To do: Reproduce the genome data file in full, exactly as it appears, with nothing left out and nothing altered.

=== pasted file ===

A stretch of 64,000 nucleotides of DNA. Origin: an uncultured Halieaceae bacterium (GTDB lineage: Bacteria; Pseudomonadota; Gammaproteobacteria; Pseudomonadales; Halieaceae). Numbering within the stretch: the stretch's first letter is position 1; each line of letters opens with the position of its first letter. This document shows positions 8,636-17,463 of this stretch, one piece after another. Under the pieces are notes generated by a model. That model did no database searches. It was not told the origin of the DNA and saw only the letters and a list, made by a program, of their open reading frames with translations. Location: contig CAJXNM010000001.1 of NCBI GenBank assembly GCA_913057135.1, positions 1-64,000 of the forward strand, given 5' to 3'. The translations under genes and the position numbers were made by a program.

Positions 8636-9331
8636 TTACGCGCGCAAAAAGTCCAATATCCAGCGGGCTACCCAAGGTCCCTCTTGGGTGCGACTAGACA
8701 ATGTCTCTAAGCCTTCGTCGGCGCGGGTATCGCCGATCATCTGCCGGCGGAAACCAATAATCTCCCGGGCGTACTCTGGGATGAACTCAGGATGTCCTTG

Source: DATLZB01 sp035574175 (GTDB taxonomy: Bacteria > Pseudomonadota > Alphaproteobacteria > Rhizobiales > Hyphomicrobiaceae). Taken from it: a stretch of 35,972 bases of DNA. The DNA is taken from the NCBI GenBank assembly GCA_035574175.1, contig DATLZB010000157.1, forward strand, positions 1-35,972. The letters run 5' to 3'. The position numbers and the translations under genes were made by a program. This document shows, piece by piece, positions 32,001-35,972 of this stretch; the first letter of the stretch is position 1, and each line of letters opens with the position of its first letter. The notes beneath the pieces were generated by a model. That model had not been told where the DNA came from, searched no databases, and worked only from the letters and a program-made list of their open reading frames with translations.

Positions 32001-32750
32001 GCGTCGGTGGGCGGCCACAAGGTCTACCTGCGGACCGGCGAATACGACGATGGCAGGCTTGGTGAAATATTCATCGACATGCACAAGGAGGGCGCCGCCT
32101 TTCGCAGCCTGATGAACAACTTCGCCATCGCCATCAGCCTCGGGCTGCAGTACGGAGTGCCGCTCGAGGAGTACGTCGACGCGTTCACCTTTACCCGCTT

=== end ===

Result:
A stretch of 64,000 nucleotides of DNA. Origin: an uncultured Halieaceae bacterium (GTDB lineage: Bacteria; Pseudomonadota; Gammaproteobacteria; Pseudomonadales; Halieaceae). Numbering within the stretch: the stretch's first letter is position 1; each line of letters opens with the position of its first letter. This document shows positions 8,636-17,463 of this stretch, one piece after another. Under the pieces are notes generated by a model. That model did no database searches. It was not told the origin of the DNA and saw only the letters and a list, made by a program, of their open reading frames with translations. Location: contig CAJXNM010000001.1 of NCBI GenBank assembly GCA_913057135.1, positions 1-64,000 of the forward strand, given 5' to 3'. The translations under genes and the position numbers were made by a program.

Positions 8636-9331
8636 TTACGCGCGCAAAAAGTCCAATATCCAGCGGGCTACCCAAGGTCCCTCTTGGGTGCGACTAGACA
8701 ATGTCTCTAAGCCTTCGTCGGCGCGGGTATCGCCGATCATCTGCCGGCGGAAACCAATAATCTCCCGGGCGTACTCTGGGATGAACTCAGGATGTCCTTG

Source: DATLZB01 sp035574175 (GTDB taxonomy: Bacteria > Pseudomonadota > Alphaproteobacteria > Rhizobiales > Hyphomicrobiaceae). Taken from it: a stretch of 35,972 bases of DNA. The DNA is taken from the NCBI GenBank assembly GCA_035574175.1, contig DATLZB010000157.1, forward strand, positions 1-35,972. The letters run 5' to 3'. The position numbers and the translations under genes were made by a program. This document shows, piece by piece, positions 32,001-35,972 of this stretch; the first letter of the stretch is position 1, and each line of letters opens with the position of its first letter. The notes beneath the pieces were generated by a model. That model had not been told where the DNA came from, searched no databases, and worked only from the letters and a program-made list of their open reading frames with translations.

Positions 32001-32750
32001 GCGTCGGTGGGCGGCCACAAGGTCTACCTGCGGACCGGCGAATACGACGATGGCAGGCTTGGTGAAATATTCATCGACATGCACAAGGAGGGCGCCGCCT
32101 TTCGCAGCCTGATGAACAACTTCGCCATCGCCATCAGCCTCGGGCTGCAGTACGGAGTGCCGCTCGAGGAGTACGTCGACGCGTTCACCTTTACCCGCTT